I think I'll try to whip up a 2006 retrospective by the end of the week. No promises. I may look back, realize how much amazing theatre, I didn't see, and decide I'm way too much of a poseur to give out jokey awards. I only saw, what 45 plays? 2006 was a year of comparative slacking. Only to be expected. After all, 2005 was a mad, doomed, dash to glory, a demented attempt to see a show in every Chicago Off-Loop venue, a magnificent failure that will be sung through the ages. In 2006, theatre-going became a way of life.

And it's a damn fine way to live.

On to the first show of 2007! The Three Musketeers (1/3, get it?). A balls-to-the-wall attempt at a Very Big Musical, with cast members everywhere and impressively wide costumes for the women. I enjoyed it, because I am great of heart, and there was a lot to watch, but it worried me. The biggest problem- I only actually liked two songs. The music was usually decent, if hook deficient, but the lyrics were unfailingly bland. In fact, the songs were bland on a fundamental level, because the concepts behind them reached heroic heights of bland. There's nothing resonant and sparky in a song called "Paris by Night," or "Who Could Have Dreamed of You." There was nothing to match the sparingly used "All for one, and one for all," nothing with the potential to become a cliche.* All the numbers were tasteful, no doubt, but I'd rather have a little more Disneyesque cheese and a lot more of a good time.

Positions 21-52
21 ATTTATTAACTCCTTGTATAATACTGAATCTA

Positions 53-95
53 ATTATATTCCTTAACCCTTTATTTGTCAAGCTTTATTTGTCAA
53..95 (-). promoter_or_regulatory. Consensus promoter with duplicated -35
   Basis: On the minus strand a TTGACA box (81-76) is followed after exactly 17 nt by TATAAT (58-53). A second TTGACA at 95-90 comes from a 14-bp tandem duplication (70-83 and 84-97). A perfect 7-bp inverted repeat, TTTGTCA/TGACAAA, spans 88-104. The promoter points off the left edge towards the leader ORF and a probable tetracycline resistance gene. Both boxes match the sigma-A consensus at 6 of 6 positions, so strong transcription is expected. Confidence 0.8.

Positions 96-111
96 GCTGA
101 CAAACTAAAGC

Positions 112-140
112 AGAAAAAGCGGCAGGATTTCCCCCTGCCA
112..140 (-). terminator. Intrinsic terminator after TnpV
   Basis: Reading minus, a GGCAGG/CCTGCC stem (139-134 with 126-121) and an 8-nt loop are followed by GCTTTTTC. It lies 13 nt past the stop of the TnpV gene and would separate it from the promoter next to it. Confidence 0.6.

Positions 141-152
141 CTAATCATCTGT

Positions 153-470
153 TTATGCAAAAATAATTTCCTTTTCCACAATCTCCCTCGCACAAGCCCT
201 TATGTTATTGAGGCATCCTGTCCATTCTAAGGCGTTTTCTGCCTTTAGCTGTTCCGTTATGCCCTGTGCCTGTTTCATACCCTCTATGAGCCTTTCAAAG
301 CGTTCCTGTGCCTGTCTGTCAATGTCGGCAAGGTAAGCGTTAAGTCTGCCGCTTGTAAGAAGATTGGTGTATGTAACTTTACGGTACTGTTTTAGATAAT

Also, we sat in the front row side corner, which was both an action corner, and a terrible place to sit, as the show was totally oriented to the front. If you want to stage thrust, stage thrust. It means ALL the seats are good, and if there are two people on stage, everybody sees at least one of their faces. If you can't cut it, go back to proscenium. Sheesh.

When I wasn't looking at the actors' shiny satin/leather backs, I was happily terrorized by their swords. The first act had a couple of massive combat set pieces that had me melting into my seat back, and wondering if I could trust a musical theatre actor's point control. This part, of course, I liked. There's nothing better than a front row seat and a fear of serious injury.

Click for show details.

*The eminent feat of writing, of course, is to coin a cliche.